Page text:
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Thao-theme song-and-dance performances, with elements from Taiwan’s other tribes incorporated, are staged daily at 11:20am, 2:20pm, and 5:20pm, with an additional show at 4:20pm on weekends/national holidays. A special outdoor performance is also staged at 10:20am in the Ita Thao Pier plaza on weekends/holidays.
Sun Moon Lake is Taiwan’s major production for Assam black tea. It is also a key producer of electric power. The Mingtan Power Station and Daguan Power Station is located on the Shuili River, far below the lake.
The Mingtan grounds are open to the public , with prime photo-shoot spots over the V-shaped reservoir, where a side river joins in, backed by jagged, soaring riverside cliffs. Daguan, where great water pipes streak down the mountainside in a giant postmodernist landscape artwork, offers both visitor center and plant access.
In the center, you’ll see how amost a century ago the Japanese dammed the Sun Moon Lake basin and raised its waters, building the Jiji Line, Taiwan’s longest branch rail line, to haul in the equipment and materials for the massive endeavour, Taiwan’s first hydro-dam project. In the public-access plant you’ll inspect some of the equipment, heritage pieces still at work – German boilers marked “J.M Voith 1923” and US-made generations marked “GE Co., Schenectady, N.Y.”
Photogenic Checheng village sits just below the Mingtan dam. The rail-line terminus bristles with attractive wood-built structures. In the Qing Dynasty, this was a camphor-production settlement. The Japanese first built a push-trolley railway for sugarcane and people transport, then replaced it with the Jiji Line. Logging was key thereafter, local operations eventually shut down in the 1980s. Today the tow is a popular tourist destination.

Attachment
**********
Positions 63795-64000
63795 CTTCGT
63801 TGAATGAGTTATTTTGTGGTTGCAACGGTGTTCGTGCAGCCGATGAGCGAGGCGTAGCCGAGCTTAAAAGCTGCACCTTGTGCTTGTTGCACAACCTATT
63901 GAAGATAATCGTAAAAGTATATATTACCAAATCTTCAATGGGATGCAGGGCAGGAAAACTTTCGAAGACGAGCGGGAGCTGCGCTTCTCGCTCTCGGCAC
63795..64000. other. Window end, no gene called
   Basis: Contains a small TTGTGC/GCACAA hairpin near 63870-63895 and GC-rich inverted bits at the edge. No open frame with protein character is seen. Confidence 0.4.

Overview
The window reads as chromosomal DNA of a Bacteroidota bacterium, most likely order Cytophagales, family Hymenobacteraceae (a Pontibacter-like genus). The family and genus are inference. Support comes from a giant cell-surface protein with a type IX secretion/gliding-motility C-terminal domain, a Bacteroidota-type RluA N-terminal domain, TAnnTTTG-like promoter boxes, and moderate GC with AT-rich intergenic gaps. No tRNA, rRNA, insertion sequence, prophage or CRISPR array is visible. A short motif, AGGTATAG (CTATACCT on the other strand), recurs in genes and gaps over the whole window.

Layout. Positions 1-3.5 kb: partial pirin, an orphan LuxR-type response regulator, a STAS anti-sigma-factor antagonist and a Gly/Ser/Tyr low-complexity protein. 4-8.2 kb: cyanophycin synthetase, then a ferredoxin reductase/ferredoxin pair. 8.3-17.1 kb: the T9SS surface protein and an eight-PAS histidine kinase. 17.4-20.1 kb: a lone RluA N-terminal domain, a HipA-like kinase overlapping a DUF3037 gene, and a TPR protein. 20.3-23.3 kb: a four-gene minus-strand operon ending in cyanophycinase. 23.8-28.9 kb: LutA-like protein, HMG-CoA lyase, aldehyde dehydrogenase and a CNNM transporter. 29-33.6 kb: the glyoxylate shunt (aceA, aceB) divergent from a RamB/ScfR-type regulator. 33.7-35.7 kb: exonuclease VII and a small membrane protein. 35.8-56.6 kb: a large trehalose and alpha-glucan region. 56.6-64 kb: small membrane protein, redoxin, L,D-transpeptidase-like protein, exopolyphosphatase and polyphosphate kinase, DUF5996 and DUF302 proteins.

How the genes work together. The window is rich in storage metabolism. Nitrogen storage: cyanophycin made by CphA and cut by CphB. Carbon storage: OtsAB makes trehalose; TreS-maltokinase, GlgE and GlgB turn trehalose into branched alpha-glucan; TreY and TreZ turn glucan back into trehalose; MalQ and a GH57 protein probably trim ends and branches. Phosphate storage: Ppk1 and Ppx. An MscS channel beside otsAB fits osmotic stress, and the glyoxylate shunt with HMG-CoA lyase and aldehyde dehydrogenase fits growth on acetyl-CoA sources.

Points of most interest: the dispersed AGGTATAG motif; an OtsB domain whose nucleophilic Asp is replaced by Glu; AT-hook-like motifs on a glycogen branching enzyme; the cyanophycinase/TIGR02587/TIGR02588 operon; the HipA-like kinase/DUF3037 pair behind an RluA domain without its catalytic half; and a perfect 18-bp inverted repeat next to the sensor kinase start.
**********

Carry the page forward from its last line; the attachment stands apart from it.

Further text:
Visit the sprawling, airy Checheng Wood Museum, in the old timber mill, which has displays with good English on Checheng’s past and different types of wood. DIY wood-handicraft sessions are also held. The quaint Checheng Railway Station is a replica in the classic Japanese rural architectural style. The town’s graceful boardwalk-rimmed pond is the original timber storage pond; logs stored in water release resins faster, augmenting preservation.
There is a regular Taiwan Tourist Shuttle bus service to Shuishe Visitor Information Center from Taichung’s rail-way/High Speed Rail stations. Catch the bus at the latter’s ground-level bus terminal. Taomi Eco Village is passed on the way; tell the driver in advance if you want to get off there. There’s also regular round-the-lake shuttle service from the visitor center at Shuishe (hop on/hop off, NT$80 day pass, bike racks on buses), as well as shuttle service to/from Checheng.
A number of passes have been designed that give you discounts at popular SML, tourist destinations, on transportation, on shopping, etc. These are available at the national scenic area visitor centers. Find out more information here.
Check out Klook’s A Day at Sun Moon Lake tour guide. Hosted by a knowledgable tour guide, you’ll experience: